As with the Gen2 car, and the continuing evolution of Formula E's on-track tech, range and battery capacity has also moved on leaps and bounds in consumer EVs.
The best-selling EV in the world since 2015 has seen its battery capacity and range treble compared with the original 2015 model. In the same five-year spell, the number of EV chargers in Europe has increased more than three times over, with some 170,000 now built into infrastructure across the continent.
"As technology develops, electric cars will be able to go faster and further. The pace of development is incredible," says 2016/17 Formula E champion Lucas di Grassi (Audi Sport ABT Schaeffler). "The point at which electric cars are cheaper, safer and easier to operate than combustion-engined cars is not far away at all and Formula E is accelerating that process. Combustion won’t be able to keep up.
Published on 12th February 2021
"The purpose is to create a better, cleaner, safer future for mankind with innovation and technology. In general, people will naturally go for convenience and necessity, as well as the cheapest, best solution for them.
"So, we need to create technology that fills this gap and serves this purpose, then, the best option will be the most sustainable one – that’s the win-win situation to chase.”
What started as nothing more than a shared dream between Formula E Founder Alejandro Agag and FIA President Jean Todt, sketched on the back of a napkin back in 2011, has developed into the fastest growing and most competitive motorsport series on the planet.
Ahead of the 2020/21 season, after six seasons of racing on the streets of the world's most progressive cities, Formula E gained World Championship status to become the ABB FIA Formula E World Championship - a move granted by the FIA, motorsport's governing body, back in December 2019.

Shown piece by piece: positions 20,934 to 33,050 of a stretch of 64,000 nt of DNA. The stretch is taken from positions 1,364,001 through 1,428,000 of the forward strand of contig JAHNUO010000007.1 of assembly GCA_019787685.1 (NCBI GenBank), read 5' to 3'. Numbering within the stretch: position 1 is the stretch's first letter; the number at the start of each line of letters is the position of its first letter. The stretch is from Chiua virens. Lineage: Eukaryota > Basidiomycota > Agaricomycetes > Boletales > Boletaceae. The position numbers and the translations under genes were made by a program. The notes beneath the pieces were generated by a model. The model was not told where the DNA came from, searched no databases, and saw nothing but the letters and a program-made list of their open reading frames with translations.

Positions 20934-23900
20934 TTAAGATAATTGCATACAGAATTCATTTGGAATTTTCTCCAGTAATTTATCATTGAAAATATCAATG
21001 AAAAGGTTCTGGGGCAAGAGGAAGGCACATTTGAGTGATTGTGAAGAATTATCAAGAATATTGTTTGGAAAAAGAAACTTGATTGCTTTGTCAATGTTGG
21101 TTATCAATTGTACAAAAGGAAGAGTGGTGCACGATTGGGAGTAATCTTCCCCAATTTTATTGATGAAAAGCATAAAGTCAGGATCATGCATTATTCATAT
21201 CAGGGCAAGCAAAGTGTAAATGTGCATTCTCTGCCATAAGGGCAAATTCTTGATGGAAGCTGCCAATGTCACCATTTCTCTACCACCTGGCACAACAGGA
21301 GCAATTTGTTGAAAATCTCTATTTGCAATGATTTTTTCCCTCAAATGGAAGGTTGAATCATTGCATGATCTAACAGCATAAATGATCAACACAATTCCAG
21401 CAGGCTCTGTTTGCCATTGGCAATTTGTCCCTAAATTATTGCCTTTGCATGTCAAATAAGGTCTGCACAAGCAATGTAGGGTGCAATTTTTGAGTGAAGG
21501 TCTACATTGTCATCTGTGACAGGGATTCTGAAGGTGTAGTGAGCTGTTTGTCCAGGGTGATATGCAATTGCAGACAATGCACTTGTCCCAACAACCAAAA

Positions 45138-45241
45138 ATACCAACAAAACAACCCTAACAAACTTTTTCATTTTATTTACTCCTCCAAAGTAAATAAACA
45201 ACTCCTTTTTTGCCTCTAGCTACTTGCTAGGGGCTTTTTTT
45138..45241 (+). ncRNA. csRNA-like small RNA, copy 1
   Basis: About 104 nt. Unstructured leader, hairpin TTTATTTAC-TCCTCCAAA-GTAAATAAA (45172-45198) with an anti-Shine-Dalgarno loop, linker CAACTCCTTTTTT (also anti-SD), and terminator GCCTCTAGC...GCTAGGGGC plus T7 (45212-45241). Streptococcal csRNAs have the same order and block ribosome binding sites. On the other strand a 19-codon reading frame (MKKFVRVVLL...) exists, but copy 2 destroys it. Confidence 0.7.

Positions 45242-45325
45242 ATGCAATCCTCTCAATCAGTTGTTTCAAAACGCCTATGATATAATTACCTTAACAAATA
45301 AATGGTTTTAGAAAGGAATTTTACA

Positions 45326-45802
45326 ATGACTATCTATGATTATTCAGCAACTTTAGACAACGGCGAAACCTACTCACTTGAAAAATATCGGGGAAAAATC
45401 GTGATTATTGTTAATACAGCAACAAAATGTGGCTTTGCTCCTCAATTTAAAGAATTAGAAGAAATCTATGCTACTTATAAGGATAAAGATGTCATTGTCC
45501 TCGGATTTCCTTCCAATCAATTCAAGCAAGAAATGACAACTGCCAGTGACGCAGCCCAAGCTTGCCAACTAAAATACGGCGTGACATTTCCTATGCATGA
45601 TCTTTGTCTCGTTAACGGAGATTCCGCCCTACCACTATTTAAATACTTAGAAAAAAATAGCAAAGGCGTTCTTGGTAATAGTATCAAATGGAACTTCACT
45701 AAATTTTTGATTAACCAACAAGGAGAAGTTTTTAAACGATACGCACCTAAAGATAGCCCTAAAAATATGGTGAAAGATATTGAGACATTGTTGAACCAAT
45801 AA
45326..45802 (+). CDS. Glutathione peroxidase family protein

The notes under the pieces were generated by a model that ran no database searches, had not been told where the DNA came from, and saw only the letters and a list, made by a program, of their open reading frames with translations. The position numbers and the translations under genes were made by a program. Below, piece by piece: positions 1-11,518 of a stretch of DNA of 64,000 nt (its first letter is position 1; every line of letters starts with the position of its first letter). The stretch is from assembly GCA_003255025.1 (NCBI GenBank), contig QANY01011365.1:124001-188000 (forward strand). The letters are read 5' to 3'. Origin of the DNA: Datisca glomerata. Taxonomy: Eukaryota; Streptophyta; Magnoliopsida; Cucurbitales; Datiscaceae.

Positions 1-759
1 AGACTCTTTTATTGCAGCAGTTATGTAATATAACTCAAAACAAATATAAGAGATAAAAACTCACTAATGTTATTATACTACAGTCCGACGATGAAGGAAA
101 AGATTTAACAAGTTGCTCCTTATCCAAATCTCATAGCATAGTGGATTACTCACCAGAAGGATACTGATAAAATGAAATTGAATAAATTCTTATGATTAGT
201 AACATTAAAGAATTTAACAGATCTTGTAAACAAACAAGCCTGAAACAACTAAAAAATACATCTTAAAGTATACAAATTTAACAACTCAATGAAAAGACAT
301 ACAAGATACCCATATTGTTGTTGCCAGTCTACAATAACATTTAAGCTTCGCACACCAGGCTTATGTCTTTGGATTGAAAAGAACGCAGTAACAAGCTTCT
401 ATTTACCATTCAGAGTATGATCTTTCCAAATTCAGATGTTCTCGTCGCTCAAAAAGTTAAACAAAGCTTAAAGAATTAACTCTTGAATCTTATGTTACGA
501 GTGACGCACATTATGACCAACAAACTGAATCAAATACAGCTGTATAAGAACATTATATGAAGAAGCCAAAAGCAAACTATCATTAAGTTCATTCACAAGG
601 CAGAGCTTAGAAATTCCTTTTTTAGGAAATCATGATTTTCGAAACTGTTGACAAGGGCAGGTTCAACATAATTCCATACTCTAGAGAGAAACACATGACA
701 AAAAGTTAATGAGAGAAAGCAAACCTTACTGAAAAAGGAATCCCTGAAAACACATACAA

“It was always our ambition to one day become an FIA World Championship. Everything we have done and delivered has been working towards this particular moment," said Formula E founder and chairman Alejandro Agag at the time.
"This truly puts Formula E in the top tier of international single-seater racing. It has been a tremendous effort from many people involved and none of it would have been possible without the support of FIA President Jean Todt and the federation, as well as the dedication and commitment shown by our teams and partners.
"Now we can say we have done it but it is only the beginning of a new chapter under the banner of the ABB FIA Formula E World Championship.”
“The creation and development of Formula E has been a great adventure. I am proud that today we confirm its FIA world championship status," added FIA President Jean Todt.
"Since we started this journey, Formula E has undoubtedly gone from strength to strength. Within a short timeframe, the series has proven itself relevant for the automotive industry.
“The commitment and professionalism of those manufacturers and their respective teams is mirrored in the quality of the driver roster, which has improved with every season.”
From Season 7, the most competitive line-up in motor racing will fight it out for the ABB FIA Formula E World Championship with 12 teams, including 10 manufacturer outfits, and 24 of the best drivers in world motorsport heading to the season-opener.
With five different champions and 17 different race winners in six seasons of Formula E to-date, the only thing that will be predictable in 2020/21 is unpredictability.
The official pre-season test in Valencia back in November gave us a glimpse of just how hotly-contested the forthcoming season is likely to be with the whole field separated by little more than three-quarters of a second during the final - and most competitive - session of the test.
To put an exact figure on it, all 24 runners lapped within just 0.761 seconds of one-another, and every driver save for Lucas di Grassi (Audi Sport ABT Schaeffler) was, incredibly, covered by little over half-a-second.
No Formula E pre-season test has has seen a tighter spread of times, even when the championship required all teams run standardised powertrains in the inaugural 2014/15 campaign.
The top ten runners in that session drive for eight different teams, and on top of that, each of the five sessions from Valencia saw a different driver from a different squad, representing a different manufacturer at the top of the timesheets.
Who'll get the jump on the rest when we get under way with a double-header in the dark for Formula E's first night races in Diriyah, Saudi Arabia on February 26 & 27?
To ensure the championship continues to advance its vision and objectives, Formula E reports and evaluates progress annually, using recognitions to reinforce and legitimise its efforts.
Since the inaugural 2014/15 campaign, Formula E has become: